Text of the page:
Still, every office worker has to commute, so end-of-trip facilities (parking lots, access to public transportation and bike racks) are a top priority for commercial tenants. Constructing a bike room with lockers and showers for cycling commuters can be a less expensive, but meaningful, office building amenity.
If your building does not have its own parking facility, try negotiating with nearby parking lots and garages to offer a discounted or monthly membership rate for your tenants. For commercial offices that do have designated parking, consider installing a few hybrid car charging stations.
5. ‘Cool,’ Local Lunch Options
Larger commercial properties often have a combination of food/retail and office space. When it comes to who’s serving food in your building, the providers you lease to may have a major impact on the overall “feel” of the space. Think about your commercial tenants’ brands, and how your food service selections can correspond with their corporate identities, as well as your own.
Going for a universally recognized vibe? Mainstream coffee and sandwich chains may be the best option. If you’re seeking a boutique, hip atmosphere and serving companies with more independently minded cultures, try partnering with small-name, local restaurants.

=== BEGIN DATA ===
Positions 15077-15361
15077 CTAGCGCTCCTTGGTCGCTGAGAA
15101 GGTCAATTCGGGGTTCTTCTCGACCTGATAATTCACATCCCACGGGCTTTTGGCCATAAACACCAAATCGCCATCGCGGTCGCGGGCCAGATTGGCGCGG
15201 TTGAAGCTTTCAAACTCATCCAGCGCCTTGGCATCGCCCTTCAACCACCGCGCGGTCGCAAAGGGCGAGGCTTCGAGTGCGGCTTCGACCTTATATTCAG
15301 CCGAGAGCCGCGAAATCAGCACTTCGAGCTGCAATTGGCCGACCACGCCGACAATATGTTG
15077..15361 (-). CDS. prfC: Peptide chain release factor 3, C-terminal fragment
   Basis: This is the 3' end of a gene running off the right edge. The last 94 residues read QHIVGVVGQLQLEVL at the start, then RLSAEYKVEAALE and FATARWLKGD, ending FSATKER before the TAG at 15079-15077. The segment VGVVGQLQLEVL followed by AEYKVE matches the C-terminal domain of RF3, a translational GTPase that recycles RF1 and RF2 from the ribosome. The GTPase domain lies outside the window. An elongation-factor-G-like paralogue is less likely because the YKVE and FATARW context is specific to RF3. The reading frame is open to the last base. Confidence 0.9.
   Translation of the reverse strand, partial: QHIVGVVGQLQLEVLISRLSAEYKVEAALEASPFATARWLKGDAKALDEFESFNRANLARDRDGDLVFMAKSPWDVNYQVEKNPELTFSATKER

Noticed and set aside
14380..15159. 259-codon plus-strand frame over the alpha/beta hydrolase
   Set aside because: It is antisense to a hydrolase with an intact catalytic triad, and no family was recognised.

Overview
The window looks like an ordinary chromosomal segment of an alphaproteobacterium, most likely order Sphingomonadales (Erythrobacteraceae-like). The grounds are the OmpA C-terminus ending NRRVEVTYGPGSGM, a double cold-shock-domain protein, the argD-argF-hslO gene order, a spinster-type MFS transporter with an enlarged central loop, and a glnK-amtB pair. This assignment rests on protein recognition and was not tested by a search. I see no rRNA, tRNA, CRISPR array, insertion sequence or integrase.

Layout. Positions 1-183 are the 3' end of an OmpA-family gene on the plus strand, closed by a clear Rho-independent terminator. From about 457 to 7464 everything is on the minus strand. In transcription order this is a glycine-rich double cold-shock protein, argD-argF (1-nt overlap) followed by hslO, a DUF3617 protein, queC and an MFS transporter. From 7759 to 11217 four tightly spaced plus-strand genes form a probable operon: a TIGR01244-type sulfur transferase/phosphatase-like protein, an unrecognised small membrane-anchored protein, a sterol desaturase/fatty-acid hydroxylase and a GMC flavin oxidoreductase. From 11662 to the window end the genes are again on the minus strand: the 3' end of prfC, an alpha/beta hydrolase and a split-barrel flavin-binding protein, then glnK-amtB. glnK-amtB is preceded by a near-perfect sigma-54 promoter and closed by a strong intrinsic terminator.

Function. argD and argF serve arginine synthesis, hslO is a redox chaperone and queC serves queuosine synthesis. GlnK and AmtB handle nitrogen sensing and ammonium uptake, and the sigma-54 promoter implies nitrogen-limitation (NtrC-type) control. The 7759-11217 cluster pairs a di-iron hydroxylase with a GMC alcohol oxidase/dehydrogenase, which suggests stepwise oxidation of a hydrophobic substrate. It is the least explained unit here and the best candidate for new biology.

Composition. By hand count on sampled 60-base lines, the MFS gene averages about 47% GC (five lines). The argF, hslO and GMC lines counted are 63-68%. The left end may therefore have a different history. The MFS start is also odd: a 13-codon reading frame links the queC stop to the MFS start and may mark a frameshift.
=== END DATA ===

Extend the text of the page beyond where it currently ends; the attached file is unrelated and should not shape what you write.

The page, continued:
Even if your property doesn’t have space for permanent food and beverage vendors, it’s possible to develop a sense of community around mealtime. Hosting daily popup lunches with a rotating cast of local restaurants in your building lobby or cafeteria gives office workers a chance to explore new food and beverage providers. Plus, they don’t have to leave the premises for lunch or a coffee break, saving them and their employers time.
6. Flexible Office Hours
Shutting down lights, reducing utilities and closing elevators on nights and weekends may have been an easy cost-control strategy once. But employees who work with businesses outside the United States and need to operate beyond the typical 9-to-5 schedule won’t want to occupy a building that closes down by 6 every evening.
Property managers who can work with a company to tailor a utilities and building-access schedule that lines up with their extended operating hours show they are in tune with the evolving nature of a globalized economy.
Whether leasing rates are up or down, commercial property managers have to stay in touch with office tenants’ changing needs. Offer unique office building amenities that sync up with companies’ goals and corporate cultures to attract and retain great tenants.